Faulty machines leave doctors in the dark

2012-09-16 09:54
Zinhle Mapumulo
Equipment is failing medical staff and patients at public hospitals

Failing technology is forcing staff at South Africa’s public hospitals to try their hands at DIY.

Crippling staff shortages and ­salary disputes in the public sector aren’t helping the situation either.

Just last week, surgeons at Chris Hani Baragwanath Academic Hospital in Soweto had to perform a caesarean section using a cellphone for light after the electricity cut out during the operation and the generator failed to start.

There have been scores of other incidents in hospitals across South Africa, including:

» A month ago, Charlotte Maxeke Academic Hospital in Joburg admitted it had to cancel up to 100 ­operations a week because of a shortage of equipment, anaesthetists and surgeons;

» In March, the radiation machine at Steve Biko Academic Hospital in Pretoria broke down and cancer
patients were turned away;

» In June, doctors abandonedpatients at Nelson Mandela ­Academic Hospital in Eastern Cape to go and protest because they had not been paid for almost six months; and

» Limpopo public hospitals ran out of food and drugs in May, forcing doctors to dig deep into their own pockets to feed patients.

Health Minister Aaron Motsoaledi is acutely aware of the problems.

He admitted this week that public healthcare in South Africa was in trouble and said he wondered sometimes whether it could be rectified.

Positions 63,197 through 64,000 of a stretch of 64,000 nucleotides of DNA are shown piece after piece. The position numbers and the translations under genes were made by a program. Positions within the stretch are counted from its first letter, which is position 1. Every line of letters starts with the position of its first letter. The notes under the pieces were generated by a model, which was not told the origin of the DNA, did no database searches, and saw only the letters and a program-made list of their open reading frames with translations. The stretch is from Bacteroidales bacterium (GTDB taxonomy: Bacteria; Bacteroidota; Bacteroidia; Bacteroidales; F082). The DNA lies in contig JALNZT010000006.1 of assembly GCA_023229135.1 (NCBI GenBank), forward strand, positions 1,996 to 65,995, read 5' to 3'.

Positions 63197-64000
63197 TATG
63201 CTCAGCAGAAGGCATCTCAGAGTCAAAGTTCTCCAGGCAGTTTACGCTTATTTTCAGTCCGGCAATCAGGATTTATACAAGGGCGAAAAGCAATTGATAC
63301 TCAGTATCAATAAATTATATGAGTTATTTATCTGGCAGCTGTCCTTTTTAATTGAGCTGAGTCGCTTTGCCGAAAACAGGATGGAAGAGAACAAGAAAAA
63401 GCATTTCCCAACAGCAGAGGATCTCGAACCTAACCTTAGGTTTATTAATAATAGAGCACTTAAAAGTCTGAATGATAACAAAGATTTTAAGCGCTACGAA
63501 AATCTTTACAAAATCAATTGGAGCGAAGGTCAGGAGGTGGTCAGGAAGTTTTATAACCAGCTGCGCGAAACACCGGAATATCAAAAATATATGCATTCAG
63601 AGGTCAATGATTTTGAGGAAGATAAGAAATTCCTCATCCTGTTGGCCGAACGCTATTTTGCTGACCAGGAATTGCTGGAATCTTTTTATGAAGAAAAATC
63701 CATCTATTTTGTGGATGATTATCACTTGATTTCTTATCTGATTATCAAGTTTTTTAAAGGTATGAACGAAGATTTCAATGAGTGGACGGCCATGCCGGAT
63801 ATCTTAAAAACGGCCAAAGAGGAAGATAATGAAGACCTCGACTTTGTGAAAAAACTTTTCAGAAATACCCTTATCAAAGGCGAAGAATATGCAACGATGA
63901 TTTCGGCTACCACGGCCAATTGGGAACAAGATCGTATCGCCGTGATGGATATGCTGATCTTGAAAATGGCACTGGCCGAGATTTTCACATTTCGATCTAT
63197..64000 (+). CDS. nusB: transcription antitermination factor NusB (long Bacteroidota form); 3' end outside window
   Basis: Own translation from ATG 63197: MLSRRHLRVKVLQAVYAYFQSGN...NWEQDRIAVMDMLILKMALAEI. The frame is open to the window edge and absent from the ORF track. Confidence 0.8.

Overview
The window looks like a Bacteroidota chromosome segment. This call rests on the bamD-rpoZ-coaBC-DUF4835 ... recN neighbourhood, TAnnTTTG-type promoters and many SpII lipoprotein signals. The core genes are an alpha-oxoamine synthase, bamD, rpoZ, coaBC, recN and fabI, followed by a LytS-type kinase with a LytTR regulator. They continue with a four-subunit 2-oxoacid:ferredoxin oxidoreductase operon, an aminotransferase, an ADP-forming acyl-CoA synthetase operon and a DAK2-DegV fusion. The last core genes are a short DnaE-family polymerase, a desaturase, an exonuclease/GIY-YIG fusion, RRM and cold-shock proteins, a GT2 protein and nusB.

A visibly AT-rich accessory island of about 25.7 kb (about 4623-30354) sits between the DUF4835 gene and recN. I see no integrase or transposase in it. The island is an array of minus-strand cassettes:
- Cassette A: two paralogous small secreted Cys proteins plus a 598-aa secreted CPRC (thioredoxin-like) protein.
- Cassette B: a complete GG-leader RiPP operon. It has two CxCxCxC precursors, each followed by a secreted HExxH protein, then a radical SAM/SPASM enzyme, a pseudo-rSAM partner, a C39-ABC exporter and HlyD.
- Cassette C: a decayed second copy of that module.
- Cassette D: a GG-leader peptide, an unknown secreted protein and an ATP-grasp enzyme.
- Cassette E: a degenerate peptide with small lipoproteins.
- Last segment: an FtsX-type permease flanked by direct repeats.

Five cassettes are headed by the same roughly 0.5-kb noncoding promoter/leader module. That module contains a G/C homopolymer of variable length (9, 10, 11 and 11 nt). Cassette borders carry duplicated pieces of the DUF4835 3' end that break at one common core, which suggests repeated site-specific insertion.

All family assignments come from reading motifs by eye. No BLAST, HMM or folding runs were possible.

Motsoaledi said: “We need to completely overhaul the public health system, but whether the overhauling will happen ... I wonder sometimes.”

Speaking at an event in Rivonia, northern Joburg, on Wednesday night, Motsoaledi described Gauteng, Limpopo and Eastern Cape as the most problematic provinces when it came to public healthcare.

All three, he said, had one thing in common: a “tendercare system”.

Tendercare, Motsoaledi said, refers to a system in which provinces issue tenders for things that are not necessary.

This spending means the budget for equipment and medicine is ­depleted, and can lead to the ­collapse of healthcare offered in these hospitals and clinics.

But it’s not only the public sector that is dealing with equipment failures. After Motsoaledi’s speech on Wednesday, a Soweto man stood up to complain about his experience at a private hospital in Joburg.

The man told Motsoaledi that his wife and her friend were involved in a car crash and were rushed to the hospital.

Her friend was x-rayed first, but when it was his wife’s turn, the man explained, the machine would not work.

Luckily, the man told Motsoaledi, he was an electrician by trade and offered to check the machine while waiting for a technician.

“I discovered that there was a problem with the wiring. The positive wire had snapped,” he said.

In response, Motsoaledi said: “This thing must be corrected. It causes havoc in healthcare. In the past, there used to be people who were trained to repair machines in hospitals.

“Today, it costs eight times more to repair a machine because there are no in-house technicians in ­hospitals.

“Incidents like this made us realise we need in-house technicians, which is why we have started a programme that trains technicians at Tshwane University of Technology.”

The programme started this year.